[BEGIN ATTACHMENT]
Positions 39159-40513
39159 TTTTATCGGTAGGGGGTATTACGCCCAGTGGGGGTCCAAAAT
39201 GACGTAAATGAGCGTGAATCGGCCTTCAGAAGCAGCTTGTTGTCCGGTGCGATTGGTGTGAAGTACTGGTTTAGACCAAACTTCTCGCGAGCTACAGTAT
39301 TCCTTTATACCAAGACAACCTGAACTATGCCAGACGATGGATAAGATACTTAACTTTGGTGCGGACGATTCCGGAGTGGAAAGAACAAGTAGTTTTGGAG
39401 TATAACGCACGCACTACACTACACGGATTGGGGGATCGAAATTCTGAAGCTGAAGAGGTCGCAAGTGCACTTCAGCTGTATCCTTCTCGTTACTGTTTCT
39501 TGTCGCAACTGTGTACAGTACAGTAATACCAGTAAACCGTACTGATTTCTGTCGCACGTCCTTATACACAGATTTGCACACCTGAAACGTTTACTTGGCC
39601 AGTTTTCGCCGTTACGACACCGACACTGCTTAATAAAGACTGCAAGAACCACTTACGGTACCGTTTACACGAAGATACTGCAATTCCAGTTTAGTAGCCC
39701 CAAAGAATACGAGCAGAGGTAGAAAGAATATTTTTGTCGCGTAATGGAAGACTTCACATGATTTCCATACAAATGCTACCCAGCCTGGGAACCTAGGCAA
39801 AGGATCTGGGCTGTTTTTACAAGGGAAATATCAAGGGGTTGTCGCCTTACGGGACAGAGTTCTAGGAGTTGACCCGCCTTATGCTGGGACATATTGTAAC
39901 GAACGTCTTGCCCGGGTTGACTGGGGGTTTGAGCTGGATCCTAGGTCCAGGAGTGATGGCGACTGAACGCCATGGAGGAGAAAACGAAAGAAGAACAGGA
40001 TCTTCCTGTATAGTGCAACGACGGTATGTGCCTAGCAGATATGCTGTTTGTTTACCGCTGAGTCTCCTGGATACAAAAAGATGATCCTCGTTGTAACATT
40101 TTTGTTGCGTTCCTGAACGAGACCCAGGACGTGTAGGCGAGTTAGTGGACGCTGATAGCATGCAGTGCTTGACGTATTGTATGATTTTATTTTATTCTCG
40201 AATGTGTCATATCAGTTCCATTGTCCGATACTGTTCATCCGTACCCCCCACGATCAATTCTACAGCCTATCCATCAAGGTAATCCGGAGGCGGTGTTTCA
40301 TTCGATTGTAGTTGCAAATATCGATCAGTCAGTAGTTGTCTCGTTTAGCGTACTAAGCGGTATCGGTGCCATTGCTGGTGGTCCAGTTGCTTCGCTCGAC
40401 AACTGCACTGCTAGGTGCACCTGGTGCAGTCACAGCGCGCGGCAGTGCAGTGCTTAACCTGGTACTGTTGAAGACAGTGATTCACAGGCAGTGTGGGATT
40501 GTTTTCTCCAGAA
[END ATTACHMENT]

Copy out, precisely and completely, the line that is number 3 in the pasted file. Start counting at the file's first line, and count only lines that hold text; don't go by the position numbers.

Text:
39201 GACGTAAATGAGCGTGAATCGGCCTTCAGAAGCAGCTTGTTGTCCGGTGCGATTGGTGTGAAGTACTGGTTTAGACCAAACTTCTCGCGAGCTACAGTAT